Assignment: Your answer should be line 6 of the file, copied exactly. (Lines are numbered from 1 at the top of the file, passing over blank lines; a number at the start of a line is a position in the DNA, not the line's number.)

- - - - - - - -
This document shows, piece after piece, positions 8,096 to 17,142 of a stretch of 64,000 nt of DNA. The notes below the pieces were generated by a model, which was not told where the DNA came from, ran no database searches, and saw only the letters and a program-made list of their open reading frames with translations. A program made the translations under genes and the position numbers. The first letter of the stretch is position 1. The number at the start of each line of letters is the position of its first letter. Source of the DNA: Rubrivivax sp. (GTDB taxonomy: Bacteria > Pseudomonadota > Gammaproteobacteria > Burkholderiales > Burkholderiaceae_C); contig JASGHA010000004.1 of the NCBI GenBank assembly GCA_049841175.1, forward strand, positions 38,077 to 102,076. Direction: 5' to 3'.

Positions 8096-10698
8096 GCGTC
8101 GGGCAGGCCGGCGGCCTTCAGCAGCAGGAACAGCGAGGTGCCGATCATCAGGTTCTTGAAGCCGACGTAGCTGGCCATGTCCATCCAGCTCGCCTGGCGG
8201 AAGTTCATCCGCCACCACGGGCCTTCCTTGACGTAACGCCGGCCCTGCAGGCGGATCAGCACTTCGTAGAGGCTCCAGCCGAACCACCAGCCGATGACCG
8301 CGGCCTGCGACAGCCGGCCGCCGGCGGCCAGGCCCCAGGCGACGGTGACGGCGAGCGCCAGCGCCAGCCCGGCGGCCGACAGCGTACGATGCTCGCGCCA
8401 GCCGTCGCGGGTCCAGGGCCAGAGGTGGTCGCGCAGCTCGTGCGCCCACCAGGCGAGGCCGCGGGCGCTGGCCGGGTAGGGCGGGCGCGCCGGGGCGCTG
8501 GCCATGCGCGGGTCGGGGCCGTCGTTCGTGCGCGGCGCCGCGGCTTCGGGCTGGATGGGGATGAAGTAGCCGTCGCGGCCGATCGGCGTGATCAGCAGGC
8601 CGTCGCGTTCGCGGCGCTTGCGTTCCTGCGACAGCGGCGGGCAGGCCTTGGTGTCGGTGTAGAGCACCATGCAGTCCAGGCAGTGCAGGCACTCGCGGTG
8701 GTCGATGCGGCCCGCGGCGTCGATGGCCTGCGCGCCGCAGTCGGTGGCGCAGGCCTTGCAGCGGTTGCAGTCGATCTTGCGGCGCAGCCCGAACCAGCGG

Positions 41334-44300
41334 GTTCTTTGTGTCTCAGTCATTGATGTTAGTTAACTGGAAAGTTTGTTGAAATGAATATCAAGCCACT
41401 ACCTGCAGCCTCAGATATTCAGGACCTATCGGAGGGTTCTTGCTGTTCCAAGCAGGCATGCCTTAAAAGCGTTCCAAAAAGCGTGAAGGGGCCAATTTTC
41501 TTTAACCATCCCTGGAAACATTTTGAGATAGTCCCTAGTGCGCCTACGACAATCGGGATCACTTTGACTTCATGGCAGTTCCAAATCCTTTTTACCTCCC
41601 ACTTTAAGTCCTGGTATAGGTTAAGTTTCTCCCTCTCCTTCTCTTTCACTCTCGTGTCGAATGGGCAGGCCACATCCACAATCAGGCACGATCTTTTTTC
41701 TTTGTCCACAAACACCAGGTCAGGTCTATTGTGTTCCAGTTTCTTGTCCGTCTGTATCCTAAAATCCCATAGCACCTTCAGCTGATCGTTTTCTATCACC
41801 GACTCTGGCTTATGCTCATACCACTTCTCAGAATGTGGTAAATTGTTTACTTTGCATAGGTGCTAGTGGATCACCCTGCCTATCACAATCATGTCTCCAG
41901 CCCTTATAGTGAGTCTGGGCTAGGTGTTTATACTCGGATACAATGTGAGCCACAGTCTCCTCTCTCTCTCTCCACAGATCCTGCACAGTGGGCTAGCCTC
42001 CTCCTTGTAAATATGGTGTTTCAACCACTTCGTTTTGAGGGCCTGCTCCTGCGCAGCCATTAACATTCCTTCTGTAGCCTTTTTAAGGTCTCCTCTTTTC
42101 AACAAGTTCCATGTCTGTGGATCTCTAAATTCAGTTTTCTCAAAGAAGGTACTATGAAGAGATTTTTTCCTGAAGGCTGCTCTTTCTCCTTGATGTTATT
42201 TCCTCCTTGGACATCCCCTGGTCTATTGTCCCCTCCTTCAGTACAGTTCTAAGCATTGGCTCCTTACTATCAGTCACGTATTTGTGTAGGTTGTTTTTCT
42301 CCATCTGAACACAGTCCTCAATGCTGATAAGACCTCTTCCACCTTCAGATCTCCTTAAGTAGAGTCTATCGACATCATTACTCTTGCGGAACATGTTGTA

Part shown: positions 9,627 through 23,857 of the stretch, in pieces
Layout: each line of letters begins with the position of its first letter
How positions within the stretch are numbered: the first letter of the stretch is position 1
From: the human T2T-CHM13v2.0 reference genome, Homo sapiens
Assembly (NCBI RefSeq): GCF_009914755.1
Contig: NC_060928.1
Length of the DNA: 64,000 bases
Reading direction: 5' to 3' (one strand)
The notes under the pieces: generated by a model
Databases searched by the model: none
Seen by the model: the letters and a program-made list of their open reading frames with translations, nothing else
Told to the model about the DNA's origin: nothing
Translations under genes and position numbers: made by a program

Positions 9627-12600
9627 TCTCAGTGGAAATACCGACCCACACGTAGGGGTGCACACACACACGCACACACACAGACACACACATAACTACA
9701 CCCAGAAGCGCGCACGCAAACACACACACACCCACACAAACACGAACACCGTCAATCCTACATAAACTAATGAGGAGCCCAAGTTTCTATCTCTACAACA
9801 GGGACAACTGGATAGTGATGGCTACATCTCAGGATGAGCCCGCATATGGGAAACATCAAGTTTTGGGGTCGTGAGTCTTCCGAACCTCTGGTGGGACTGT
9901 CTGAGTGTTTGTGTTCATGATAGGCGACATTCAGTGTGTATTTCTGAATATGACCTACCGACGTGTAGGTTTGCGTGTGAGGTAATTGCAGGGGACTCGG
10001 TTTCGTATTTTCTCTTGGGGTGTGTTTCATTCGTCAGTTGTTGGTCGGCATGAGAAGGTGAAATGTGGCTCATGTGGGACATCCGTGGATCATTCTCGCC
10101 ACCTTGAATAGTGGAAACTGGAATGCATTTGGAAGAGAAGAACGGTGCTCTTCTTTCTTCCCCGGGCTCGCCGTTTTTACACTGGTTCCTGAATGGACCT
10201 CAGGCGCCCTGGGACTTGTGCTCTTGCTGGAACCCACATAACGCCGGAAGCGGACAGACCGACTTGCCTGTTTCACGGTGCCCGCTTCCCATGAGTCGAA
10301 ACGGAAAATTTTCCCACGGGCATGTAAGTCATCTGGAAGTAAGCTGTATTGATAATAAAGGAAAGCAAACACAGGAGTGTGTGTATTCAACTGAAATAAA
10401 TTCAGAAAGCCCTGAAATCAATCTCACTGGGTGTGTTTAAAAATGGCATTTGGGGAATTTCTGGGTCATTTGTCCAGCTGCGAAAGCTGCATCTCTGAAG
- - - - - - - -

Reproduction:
8301 CGGCCTGCGACAGCCGGCCGCCGGCGGCCAGGCCCCAGGCGACGGTGACGGCGAGCGCCAGCGCCAGCCCGGCGGCCGACAGCGTACGATGCTCGCGCCA